Bio

    Daria Parkhomenko is the founding director and curator of LABORATORIA Art&Science Foundation, founded in 2008 as the first exhibition and research centre in Russia focused on the platforms of interdisciplinary interaction between contemporary art and science.

    Parkhomenko graduated from Lomonosov Moscow State University in sociology and received her MA in art and cultural management at Moscow School of Social and Economic Sciences. She teaches Methodology and Practice of Science-Art at the Higher British School of Design (Moscow), and at the School of Contemporary Art MMOMA (Moscow), and at Saint Petersburg National Research University of Information, Technologies, Mechanics and Optics (ITMO, St. Petersburg). Collaborating with these and other institutions, she has organized numerous conferences, symposiums and talks on the topic of technological art and its prospects. She has also contributed as an author to a number of publications both in Russia and abroad and foreign editions, including: Open Codes, ZKM, 2019; The Art Magazine, Moscow, 2013; Digital art conservation, ZKM, Germany, 2012; Synergia, Arts Santa Monica, Barcellona, 2012; CyberArts 2011, Ars Electronica, 2011 ect.

    Parkhomenko’s scientific interests, as reflected in her curatorial projects, include quantum physics, AI, neuroscience, alternative energy, climate change, and space. She has curated more than 30 exhibitions, among them: "Daemons in the Machine" group exh. (ММОМА, Moscow, 2018), "Quantum Entanglement 2.0" group exh. (Arsenal, Nizhny Novgorod, 2016), "Quantum Entanglement" (with Tom Higham, FutureEverything) group exh. (LABORATORIA, Moscow, 2015), "Superconduction" group exh. (Riga, 2015), "Ice Laboratory", group exh. (LABORATORIA, Moscow, 2013), International symposium "Brainstorms. "The Artist in the Context of Neuroscience" (Polytechnic Museum, Moscow, 2012), "Neuroscientific experiment 1. Measuring the Magic of Mutual Gaze", Marina Abramovic (Garage, Moscow, 2011), "Infusion", group exh. (LABORATORIA, Moscow, 2011), "Tele-Present Wind", David Bowen (LABORATORIA, 2010).

    She served as a jury member at Ars Electronica Festival (Linz, Austria) in Hybrid art nomination (2011), a laureate of the Public Prize "Cariatida" (2014) and a member of the expert board of the All-Russian competition for the award in the field of contemporary visual art "Innovation" (2015, 2016).

    Watch on Vimeo

    For more information about the MAT Seminar Series, go to:  seminar.mat.ucsb.edu.

  • MAT Seminar Series:  "How to Understand That the Cosmos is Bigger Than Us".
  • Speaker:  Andy Gracie

    Monday, January 11th, 2021 at 1pm via Zoom

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    Abstract

    This talk will discuss Andy Gracie's work and the way it has explored various strategies for what the Universe means to us, the significance and fragility of our existence within it, and how it will all end. This trajectory will begin with a series of works that performed astrobiological experiments, pass through intangible cosmic artefacts, briefly visit the aftermath of existential threats, and end with the end of the universe. In and around these destinations will be discussions of the social contract of disaster art in the current global situation and how artists can explore strategies for engaging with scientific institutions. The talk should last around 40 minutes and will invite discussion.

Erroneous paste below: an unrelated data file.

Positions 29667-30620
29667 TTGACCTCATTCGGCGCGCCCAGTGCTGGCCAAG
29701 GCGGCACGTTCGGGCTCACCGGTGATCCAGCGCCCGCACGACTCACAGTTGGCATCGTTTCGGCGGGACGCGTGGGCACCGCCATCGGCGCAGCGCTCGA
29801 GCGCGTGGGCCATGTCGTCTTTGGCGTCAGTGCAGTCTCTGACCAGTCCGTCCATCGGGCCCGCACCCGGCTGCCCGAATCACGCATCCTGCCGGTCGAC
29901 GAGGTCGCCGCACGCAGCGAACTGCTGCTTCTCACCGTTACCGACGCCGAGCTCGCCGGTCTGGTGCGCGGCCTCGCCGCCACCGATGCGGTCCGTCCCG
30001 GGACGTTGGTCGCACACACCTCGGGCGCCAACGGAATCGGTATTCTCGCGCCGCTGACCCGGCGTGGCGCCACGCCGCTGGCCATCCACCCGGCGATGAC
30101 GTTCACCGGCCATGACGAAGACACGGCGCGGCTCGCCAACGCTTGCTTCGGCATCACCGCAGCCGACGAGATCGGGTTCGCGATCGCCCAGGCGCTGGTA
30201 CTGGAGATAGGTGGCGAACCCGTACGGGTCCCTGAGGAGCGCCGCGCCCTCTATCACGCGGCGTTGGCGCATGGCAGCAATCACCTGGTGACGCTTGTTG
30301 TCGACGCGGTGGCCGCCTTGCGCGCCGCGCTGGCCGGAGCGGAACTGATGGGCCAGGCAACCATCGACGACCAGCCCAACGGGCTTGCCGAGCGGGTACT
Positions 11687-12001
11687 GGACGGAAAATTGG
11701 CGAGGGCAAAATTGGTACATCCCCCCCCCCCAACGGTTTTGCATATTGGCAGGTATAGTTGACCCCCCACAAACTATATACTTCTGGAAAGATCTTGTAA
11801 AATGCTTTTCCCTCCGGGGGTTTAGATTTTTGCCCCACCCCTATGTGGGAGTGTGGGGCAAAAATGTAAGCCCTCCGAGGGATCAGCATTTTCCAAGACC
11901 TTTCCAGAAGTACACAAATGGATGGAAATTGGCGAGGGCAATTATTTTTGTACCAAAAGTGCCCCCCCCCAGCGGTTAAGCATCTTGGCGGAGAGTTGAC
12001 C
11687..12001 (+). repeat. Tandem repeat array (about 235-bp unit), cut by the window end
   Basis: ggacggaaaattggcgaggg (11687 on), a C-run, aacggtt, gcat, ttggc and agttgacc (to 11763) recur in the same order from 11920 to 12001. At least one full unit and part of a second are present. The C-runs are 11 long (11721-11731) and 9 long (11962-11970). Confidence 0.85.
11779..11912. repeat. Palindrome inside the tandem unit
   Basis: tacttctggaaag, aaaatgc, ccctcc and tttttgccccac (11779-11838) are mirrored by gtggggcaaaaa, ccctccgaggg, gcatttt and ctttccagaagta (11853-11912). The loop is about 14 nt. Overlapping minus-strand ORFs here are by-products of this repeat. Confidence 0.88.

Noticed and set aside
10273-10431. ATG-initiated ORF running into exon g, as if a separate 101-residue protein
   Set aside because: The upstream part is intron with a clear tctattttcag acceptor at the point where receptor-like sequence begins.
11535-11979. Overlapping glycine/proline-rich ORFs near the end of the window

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    Bio

    Andy Gracie works across various disciplines including installation, robotics, sound, video and biological practice. This work is situated at a point of separation between the arts and the sciences, creating situations of exchange which allow new understandings and knowledge systems to develop. Much of his work involves reactions to and engagements with the science of astrobiology and other forms of space research. He looks at space as a nonhuman and unfeeling environment, balancing wonder with awe and fear. His practice employs scientific theory and practice to question our relationships with exploration and experiment whilst simultaneously bringing into focus the very relationship between art and science, and how new knowledge is culturally assimilated. Much of the work also features an ongoing engagement with semiotics, simulation theory and apocalyptic scenarios.

    His work has been exhibited widely and internationally in both solo and group shows and has included several special commissions for new works. He presents regularly at conferences and seminars across the globe and has published a number of articles and papers. His work has also been featured in books by Stephen Wilson, Linda Weintraub, William Myers, Maria-Antonia Gonzalez and Dmitry Bulatov.

    His large scale installation 'Autoinducer_ph-1' has received honourable mentions from VIDA and Ars Electronica in 2007. The ongoing project 'Drosophila titanus' received an honorary mention from Ars Electronica in 2015.

    Alongside his artistic practice he has co-founded the open art/science initiative Hackteria, an international network of artists and practitioners with a strong educational presence. He has co-produced, hosted and curated numerous exhibitions, workshop programs and art/science crossover events internationally.

    Between 1999 and 2007 he worked at the University of Huddersfield as visiting lecturer, and later as course leader of the MA in Smart and Digital Design.

    He is currently involved in a long term collaboration/residency with the School of Planetary Sciences at the Open University of Milton Keynes in the United Kingdom and the Institute of Cosmic Sciences at the University of Barcelona.

    Watch on Vimeo

    For more information about the MAT Seminar Series, go to:  seminar.mat.ucsb.edu.